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Re: Common code across multiple projects

From: thomas . maciejewski
Subject: Re: Common code across multiple projects
Date: Wed, 28 May 2003 08:09:47 -0400

actually I wouldnt use ln -s for CVS
Firstly I would be worried that CVS would get confused
secondly it just doesnt "feel right"

what you are suggesting can be accomplished using the modules file under
and using & modules

where I can have common

ProjectA &common
ProjectB &common

but again this doesnt work for the versioning.

Who is in charge of what goes into CVS?
I think this would be huge if CVS had the ability to branch via modules

I may be willing to work on this.

Please let me know

The other solution is to jar up common ( yes this is java ) and then to
only add the jars into CVS as needed.

I would prefer to have the source however


                      Srinivas P shenoy                                         
                      <address@hidden        To:       address@hidden           
                      om>                      cc:       address@hidden         
                                               Subject:  Re: Common code across 
multiple projects                                      
                      05/28/2003 12:14                                          

On Wed, 2003-05-28 at 01:00, address@hidden wrote:
> I have a related question to this to which I am seeking an answer.
> I have two projects: ProjectA and ProjectB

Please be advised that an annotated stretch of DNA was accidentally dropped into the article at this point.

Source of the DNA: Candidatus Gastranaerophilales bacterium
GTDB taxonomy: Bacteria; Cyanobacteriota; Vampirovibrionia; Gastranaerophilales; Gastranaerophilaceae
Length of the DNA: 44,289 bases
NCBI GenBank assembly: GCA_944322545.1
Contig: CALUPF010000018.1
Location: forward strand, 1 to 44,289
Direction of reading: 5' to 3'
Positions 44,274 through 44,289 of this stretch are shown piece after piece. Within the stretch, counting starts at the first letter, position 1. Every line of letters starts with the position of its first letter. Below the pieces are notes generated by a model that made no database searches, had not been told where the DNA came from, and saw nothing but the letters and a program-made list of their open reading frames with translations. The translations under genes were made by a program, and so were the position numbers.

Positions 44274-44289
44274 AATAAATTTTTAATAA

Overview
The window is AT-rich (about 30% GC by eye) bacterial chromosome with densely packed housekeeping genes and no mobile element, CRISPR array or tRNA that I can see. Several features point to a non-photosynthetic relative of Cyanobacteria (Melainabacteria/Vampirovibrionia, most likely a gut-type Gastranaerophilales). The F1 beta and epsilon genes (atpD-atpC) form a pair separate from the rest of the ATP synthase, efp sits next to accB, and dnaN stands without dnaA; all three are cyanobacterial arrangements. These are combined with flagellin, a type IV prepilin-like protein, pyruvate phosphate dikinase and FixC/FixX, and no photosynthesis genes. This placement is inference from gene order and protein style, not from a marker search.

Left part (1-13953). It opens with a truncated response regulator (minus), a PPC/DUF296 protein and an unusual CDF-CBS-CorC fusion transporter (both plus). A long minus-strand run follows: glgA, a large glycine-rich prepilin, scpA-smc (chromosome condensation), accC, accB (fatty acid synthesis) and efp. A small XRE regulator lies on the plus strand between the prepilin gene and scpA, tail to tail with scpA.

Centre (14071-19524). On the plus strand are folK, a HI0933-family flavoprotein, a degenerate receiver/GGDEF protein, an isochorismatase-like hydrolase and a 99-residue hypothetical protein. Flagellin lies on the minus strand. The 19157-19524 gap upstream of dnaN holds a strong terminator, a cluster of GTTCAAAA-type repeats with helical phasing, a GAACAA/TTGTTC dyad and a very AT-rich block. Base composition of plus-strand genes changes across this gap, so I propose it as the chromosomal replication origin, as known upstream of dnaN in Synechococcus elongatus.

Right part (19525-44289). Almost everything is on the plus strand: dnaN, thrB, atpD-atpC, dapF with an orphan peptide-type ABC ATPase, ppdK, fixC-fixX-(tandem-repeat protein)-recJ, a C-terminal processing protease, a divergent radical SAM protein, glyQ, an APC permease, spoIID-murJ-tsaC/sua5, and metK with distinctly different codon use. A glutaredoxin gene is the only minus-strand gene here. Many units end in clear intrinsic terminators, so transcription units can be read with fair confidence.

> both of them use part of a common code base that is in a project called:
> Common
> I would like to set up CVS that I can have a reference to Common shared
> both ProjectA and ProjectB
> something like:
> ProjectA/Common
> ProjectB/Common
> and common being in its own project:
> Common

you can create softlinks to common project in your CVS repository for
ProjectA & ProjectB.

some thing like this.

lets say your CVS is placed in /home/cvs/
in /home/cvs/ you have


now in Project A you can create a symbolic link to point to common

$>cd ProjectA
$ProjectA> ln -s /home/cvs/common common

Similarly for Project B.

> Common code should be able to grow on its own and the current development
> branches and main trunk of ProjectA and ProjectB should see these
> I should be able to go into ProjectA/Common and make a change and commit
> and when I update from ProjectB I should see these changes.

the symbolic link will work for you just the way you want it. any
changes made in ProjectA/common/  or ProjectB/common will reflect in
common & vice-versa. There may be problems if two different persons
modify same file belonging common/zzz.x in Project A & B, and try to
check in. ( every one have to make sure they are locking files using cvs
edit so that only one person has access to the common/ files at a given
time )

 any one else using softlinks in cvs repository ??
 any draw backs in this approach ??
 please correct me if i am wrong.

> However when I create a production branch I want to have have my own copy
> of common.
> That is,  once I do the production branch and then make a production bug
> fix
> to ProjectA/Common I do not want it to show up in Common nor in
> ProjectB/Common

This i am not very sure how to go about it. just a guess.
may be you can tag the Project A & Project B with different branch tags.
using cvs tag -b <tag name> Project A/common

then check out Project A/common in local sand box with tag name.
you should get the branch. fixs made will be in this branch.

may be you can create a temporary CVS repository , have a common,
Project A & B modules in that and try creating a symbolic link for
common in Project A & B. Then try tagging Project A & B with different

> I tried to do this via & modules but I found that even when I branched
> ProjectA common
> was not also branched within there so if updated the branch I would get
> current development
> version of Common and if I check in a production bug fix it would then be
> part of the main production branch
> Does anyone have a solution to this?
> I am sure this is fairly common to most companies that have multiple
> projects but wish to have code re-use
> Tom
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